Southeast Missouri State University student publication

Kobe Bryant was more than just basketball

Thursday, January 30, 2020
Zach Tate

When I heard the news, I didn’t believe it. I couldn’t. I refused. There was just no way that Kobe Bryant was dead.

The man everyone thought would live forever. Gone.

I never really imagined a celebrity death would affect me like this. Then I realized how much Kobe really impacted my life.

Basketball is my favorite sport by far, and the reason is because of Kobe. I started getting into the sport in the mid-2000s and needed a team to root for. Kobe Bryant was the most exciting player that just seemed to do everything the hard way because it made him a better player.

And that resonated with me throughout my life.

He inspired me to go and work harder than everyone else on the court, field or classroom. Why should I stop working if I’m not at the top? If I wasn’t in the starting lineup, I would work my tail off on scout team to give the starters the best damn look they had at a real opponent. Because what else would I do?

He refused to not be the hardest working person on the court, and that was everything I wanted to see in a player. He was a five time champion, scored 40 points on every team in the league, worked both sides of the ball, mesmerized an entire generation and is the greatest Los Angeles Laker of all time.

And he’s gone, just four years after he retired. And that’s what has got me so messed up.

I will be the first to tell you he was going to do even greater things off the court. Toward the end of his career, he really started focusing on what he was going to do after basketball, and that’s when the world really learned about his love for storytelling.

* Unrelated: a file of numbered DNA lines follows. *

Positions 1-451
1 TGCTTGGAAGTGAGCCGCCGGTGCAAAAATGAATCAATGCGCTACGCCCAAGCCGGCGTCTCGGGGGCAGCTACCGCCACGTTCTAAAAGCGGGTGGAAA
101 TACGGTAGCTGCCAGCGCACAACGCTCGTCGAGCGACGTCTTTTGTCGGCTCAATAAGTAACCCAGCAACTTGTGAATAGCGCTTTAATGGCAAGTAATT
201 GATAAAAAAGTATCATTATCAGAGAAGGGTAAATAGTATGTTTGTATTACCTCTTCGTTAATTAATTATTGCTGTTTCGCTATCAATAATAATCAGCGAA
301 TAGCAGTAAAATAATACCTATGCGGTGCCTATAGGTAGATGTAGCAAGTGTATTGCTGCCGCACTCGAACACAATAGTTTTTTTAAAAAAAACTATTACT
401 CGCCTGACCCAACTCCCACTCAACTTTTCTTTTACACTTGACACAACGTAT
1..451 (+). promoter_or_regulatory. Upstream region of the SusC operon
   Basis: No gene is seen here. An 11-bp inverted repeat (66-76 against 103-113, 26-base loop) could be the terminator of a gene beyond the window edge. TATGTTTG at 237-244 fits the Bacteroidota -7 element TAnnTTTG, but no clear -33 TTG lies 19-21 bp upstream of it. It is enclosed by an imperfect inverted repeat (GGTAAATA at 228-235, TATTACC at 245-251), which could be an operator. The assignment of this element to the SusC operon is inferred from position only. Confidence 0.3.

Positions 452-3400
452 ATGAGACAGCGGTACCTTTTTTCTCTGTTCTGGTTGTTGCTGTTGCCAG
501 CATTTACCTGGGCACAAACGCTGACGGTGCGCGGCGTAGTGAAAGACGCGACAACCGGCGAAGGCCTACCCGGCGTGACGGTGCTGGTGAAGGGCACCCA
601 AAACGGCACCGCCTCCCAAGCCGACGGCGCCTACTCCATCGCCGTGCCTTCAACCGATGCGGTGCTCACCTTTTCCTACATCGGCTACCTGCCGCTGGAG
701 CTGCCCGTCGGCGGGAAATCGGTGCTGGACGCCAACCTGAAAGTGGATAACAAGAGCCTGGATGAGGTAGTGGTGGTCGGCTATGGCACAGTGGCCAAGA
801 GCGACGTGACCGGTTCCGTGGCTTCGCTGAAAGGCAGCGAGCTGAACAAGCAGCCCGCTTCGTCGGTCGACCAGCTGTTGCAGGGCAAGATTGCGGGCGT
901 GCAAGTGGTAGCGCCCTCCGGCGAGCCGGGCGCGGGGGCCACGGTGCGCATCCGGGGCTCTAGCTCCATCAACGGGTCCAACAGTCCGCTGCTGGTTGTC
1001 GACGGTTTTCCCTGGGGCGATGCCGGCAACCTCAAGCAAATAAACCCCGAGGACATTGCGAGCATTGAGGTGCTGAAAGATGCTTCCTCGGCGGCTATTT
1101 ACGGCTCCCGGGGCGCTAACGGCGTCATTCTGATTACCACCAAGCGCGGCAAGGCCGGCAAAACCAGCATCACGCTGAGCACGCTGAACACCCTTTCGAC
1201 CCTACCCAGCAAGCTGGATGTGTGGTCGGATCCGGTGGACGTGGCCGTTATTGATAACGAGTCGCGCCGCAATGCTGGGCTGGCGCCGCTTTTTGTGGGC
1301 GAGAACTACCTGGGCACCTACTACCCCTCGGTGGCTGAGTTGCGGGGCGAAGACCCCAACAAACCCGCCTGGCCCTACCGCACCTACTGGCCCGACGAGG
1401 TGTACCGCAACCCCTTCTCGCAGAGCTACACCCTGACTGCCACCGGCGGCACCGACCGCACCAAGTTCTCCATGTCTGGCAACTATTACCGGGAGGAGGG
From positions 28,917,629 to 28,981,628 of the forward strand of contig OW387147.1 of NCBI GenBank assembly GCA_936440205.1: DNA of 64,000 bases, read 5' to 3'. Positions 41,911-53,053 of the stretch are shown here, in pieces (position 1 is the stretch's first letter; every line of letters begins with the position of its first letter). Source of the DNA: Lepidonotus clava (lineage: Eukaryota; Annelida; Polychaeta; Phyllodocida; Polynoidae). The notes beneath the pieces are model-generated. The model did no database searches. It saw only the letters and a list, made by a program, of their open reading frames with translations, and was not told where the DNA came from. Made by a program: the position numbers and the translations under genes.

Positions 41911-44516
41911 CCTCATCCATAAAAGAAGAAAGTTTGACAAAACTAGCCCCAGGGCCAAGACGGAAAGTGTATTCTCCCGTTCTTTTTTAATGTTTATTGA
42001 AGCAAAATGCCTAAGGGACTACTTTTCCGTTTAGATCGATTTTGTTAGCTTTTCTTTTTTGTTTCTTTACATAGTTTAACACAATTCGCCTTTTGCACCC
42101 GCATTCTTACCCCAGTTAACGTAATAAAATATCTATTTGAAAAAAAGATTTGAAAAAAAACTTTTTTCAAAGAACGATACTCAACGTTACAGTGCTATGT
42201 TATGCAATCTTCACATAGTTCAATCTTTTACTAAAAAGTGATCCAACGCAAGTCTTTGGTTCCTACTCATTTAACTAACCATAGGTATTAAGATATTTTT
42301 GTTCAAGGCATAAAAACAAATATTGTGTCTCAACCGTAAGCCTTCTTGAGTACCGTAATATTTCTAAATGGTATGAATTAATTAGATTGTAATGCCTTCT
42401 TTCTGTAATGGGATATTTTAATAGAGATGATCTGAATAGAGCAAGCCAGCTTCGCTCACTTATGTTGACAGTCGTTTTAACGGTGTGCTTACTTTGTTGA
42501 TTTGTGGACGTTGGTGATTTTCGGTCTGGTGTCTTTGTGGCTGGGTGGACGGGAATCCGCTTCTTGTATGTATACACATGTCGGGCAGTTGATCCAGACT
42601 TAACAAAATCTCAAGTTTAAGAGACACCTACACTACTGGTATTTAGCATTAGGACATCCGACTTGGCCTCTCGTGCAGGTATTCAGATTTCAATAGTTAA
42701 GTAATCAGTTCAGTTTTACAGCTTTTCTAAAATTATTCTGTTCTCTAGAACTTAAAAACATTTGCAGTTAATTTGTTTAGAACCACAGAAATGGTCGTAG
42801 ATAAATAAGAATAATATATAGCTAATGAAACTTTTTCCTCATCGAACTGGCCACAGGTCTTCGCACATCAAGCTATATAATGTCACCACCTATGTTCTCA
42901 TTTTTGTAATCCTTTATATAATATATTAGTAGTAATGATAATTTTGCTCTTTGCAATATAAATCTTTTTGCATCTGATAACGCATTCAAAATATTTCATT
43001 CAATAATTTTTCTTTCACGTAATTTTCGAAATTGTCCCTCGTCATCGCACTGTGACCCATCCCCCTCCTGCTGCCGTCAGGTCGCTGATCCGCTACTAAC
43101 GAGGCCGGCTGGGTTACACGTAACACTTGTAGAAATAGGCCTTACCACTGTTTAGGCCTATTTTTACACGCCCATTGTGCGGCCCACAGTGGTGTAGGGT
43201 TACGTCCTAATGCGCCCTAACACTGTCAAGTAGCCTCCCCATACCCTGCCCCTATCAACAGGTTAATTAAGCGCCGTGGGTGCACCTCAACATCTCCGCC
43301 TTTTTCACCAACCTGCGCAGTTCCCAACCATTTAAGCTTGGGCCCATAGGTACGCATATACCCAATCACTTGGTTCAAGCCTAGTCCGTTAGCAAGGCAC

Kobe loved to tell stories. He LOVED it. And one of his projects after retirement was to start writing children’s books, something I eventually want to do in my life. Kobe starting “The Wizenard Series;” a Harry Potter-like book series based around traditional sports. For someone who read the Harry Potter series seven times and is a lifetime Laker fan, I was ecstatic for this.

The second book of the series hits shelves March 31. I just hope author Wesley King continues the legacy afterward.

Kobe was one of the biggest advocates for the Women’s National Basketball Association and was close to many women in the league as well as stars in the National Collegiate Athletic Association Division I.

Those women are at the top of their game, and do not get the recognition that is deserved. Most laugh off the WNBA as a joke. They are professional athletes. Professional athletes who have to often play for a league overseas during the offseason make more money because they aren’t being compensated like they should (although the new collective bargaining agreement is going to help that).

Some of those stars could hang in the NBA today. Kobe Bryant said so, and I agree.

And Kobe wanted nothing more than for his 13-year-old daughter Gianna to continue on his legacy. She was going to go to the University of Connecticut and play for the most decorated women’s basketball program in the NCAA and go on to do great, great things in the WNBA. You could see it in his eyes, how badly he wanted her to go on and be great.

And she, too, was taken from this world in that fateful helicopter crash, along with seven others. Longtime Orange Coast College baseball coach John Altobelli and his wife Keri and daughter Alyssa were also victims in the crash. Mamba Sports Academy assistant coach Christina Mauser, mother Sarah and and daughter Payton Chester and helicopter pilot Ara Zobayan all lost their lives that die on the way to a travel basketball game.

Those kids never got to live their lives fully, and that breaks my heart. Those parents died supporting their kids — they were all being a parent.

That was one of Kobe’s favorite things about retirement — being with his kids. He loved being a dad. He told Elle Duncan when she was eight months pregnant, “I love girls. I’m a girl dad.”

And he died doing what he loved most; being a dad. A girl dad.